Out of Many, One
On February 4, 1941, President Franklin Roosevelt accomplished what might not be possible today. He asked 6 organizations who had provided morale services during World War I to unite their activities in one effort to help deal with the growing needs of the U.S. military. Those groups (the Salvation Army, the YMCA, the YWCA, Travelers Aid, the Jewish Welfare Board, and National Catholic Community Service) formed the United Service Organizations – the USO.
From it’s founding as a private, not-for-profit organization, the USO has been lifting the spirits of troops and families around the world in times of war and peace.
Hope, and All That
Bob Hope’s contributions to troop entertainment are well-known. His TV specials brought joy to troops and comfort to families back home. Hope’s tireless efforts to bring the best performers to remote locations live on today. Last year, the USO put on more than 700 events for troops and family members in the U.S., Europe, across the Pacific and, of course, Afghanistan, Iraq and Kuwait. Outstanding entertainers and celebrities from every field volunteer their time to visit troops, and let them know America stands behind them.
But, that’s about 11 percent of what the USO does.
A Bridge Back Home
Connecting troops and their loved ones has been a USO hallmark since World War II. From letter-writing stations in the 1940s, to today’s USO satellite-based Private Telephone Network in today’s wars, troops and families have come to depend on the USO for finding ways for the American public and troops to connect. In 2010, troops made 200,000 free phone calls home per month from USO centers in Afghanistan, Iraq, and Kuwait. Because of the robust bandwidth the network brings us, troops can also communicate face-to-face. We’ve lost track of the number of births witnessed by fathers thousands of miles away.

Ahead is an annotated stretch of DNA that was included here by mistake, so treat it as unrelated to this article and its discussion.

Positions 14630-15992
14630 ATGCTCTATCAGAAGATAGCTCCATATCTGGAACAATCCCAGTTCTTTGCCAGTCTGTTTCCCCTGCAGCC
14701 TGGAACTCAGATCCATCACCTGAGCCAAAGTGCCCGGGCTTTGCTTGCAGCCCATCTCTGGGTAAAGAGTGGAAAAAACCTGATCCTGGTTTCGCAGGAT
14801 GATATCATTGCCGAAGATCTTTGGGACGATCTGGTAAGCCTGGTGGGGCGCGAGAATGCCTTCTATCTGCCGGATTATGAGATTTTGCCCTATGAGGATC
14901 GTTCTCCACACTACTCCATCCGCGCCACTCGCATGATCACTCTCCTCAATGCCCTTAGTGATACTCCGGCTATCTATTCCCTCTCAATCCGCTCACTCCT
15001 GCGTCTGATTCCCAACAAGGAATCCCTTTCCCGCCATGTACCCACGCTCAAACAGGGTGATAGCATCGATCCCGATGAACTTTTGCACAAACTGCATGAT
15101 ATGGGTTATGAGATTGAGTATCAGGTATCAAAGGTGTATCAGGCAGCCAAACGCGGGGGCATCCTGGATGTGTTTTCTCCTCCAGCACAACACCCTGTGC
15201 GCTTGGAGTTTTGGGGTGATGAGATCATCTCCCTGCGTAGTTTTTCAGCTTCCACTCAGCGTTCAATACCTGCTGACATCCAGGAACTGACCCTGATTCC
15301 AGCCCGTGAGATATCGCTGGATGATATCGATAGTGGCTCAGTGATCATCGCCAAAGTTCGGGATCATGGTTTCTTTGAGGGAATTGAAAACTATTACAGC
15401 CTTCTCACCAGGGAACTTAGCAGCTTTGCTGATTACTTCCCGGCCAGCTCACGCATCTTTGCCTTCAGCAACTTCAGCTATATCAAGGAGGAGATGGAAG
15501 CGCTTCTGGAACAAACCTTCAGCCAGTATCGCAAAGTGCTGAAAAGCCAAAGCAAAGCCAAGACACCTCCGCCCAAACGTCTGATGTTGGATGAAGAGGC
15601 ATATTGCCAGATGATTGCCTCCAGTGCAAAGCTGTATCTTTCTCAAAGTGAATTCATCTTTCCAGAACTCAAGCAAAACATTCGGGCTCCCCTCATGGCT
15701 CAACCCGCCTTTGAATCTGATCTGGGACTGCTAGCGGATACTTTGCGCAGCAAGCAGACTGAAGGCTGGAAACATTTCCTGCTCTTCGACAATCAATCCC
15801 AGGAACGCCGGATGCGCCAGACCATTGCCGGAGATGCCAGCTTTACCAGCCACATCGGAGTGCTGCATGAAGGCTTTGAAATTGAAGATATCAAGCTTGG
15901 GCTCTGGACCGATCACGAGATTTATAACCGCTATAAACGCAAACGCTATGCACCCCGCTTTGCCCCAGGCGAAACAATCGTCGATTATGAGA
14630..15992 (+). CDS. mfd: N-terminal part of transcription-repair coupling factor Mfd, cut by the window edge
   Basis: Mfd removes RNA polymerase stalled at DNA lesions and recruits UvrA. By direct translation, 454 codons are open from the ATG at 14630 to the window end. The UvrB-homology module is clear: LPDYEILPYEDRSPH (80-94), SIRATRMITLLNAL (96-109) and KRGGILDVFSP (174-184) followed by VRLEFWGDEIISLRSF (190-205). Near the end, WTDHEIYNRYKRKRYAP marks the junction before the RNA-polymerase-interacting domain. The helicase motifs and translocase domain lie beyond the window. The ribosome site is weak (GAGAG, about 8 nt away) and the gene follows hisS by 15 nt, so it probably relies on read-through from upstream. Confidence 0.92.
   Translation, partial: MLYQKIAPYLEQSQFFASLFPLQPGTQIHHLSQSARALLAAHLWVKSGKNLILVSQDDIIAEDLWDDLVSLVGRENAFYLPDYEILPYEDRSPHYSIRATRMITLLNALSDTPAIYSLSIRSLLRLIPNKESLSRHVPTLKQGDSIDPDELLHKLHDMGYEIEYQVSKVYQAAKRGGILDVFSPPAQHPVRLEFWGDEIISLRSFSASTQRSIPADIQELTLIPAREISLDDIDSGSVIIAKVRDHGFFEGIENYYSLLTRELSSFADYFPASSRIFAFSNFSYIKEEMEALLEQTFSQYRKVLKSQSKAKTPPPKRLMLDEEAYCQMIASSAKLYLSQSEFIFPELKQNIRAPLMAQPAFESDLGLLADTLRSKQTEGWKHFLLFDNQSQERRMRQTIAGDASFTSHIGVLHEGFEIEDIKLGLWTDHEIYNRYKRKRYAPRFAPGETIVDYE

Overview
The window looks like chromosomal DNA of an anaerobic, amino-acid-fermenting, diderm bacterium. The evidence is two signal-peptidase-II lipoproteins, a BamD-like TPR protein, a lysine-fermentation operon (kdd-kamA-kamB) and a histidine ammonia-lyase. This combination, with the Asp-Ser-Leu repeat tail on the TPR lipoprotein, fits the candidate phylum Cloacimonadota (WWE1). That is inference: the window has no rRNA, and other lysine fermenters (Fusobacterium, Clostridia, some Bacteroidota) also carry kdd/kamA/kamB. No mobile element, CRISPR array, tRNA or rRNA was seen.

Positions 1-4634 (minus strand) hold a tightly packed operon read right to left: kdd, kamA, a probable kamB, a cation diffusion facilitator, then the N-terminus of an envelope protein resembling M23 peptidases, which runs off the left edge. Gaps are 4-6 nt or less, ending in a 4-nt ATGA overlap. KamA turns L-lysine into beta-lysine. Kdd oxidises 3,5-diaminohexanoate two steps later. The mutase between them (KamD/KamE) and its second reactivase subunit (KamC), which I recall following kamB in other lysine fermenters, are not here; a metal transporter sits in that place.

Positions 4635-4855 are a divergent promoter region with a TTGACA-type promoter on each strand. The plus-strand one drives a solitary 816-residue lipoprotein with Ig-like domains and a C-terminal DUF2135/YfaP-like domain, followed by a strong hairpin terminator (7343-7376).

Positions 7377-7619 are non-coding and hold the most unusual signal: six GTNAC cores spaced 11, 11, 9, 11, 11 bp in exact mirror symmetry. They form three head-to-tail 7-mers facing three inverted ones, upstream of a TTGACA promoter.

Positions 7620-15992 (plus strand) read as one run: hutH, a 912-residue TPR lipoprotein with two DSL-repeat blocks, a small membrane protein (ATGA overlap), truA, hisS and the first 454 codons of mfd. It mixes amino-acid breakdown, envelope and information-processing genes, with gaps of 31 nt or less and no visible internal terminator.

And, as before, it is through active engagement with other outstanding organizations that our best work is done.
Small, 45-rpm-sized “Letters on Records” were made at USO centers and mailed home during the early years. Those were replaced by reel-to-reel and cassette tape messages later. Today, through a partnership with the great folks at United Through Reading, troops can read a children’s book onto a DVD. We then send the book and the video recording back home, so kids can “read along” with Mom or Dad as many times as they like. Last year, 40,000 of those recordings were sent home to families.
The Most Married Military Since the Civil War?
Well, today’s military is very married. Frequent deployments put a strain on families, especially children. We look out for them, too.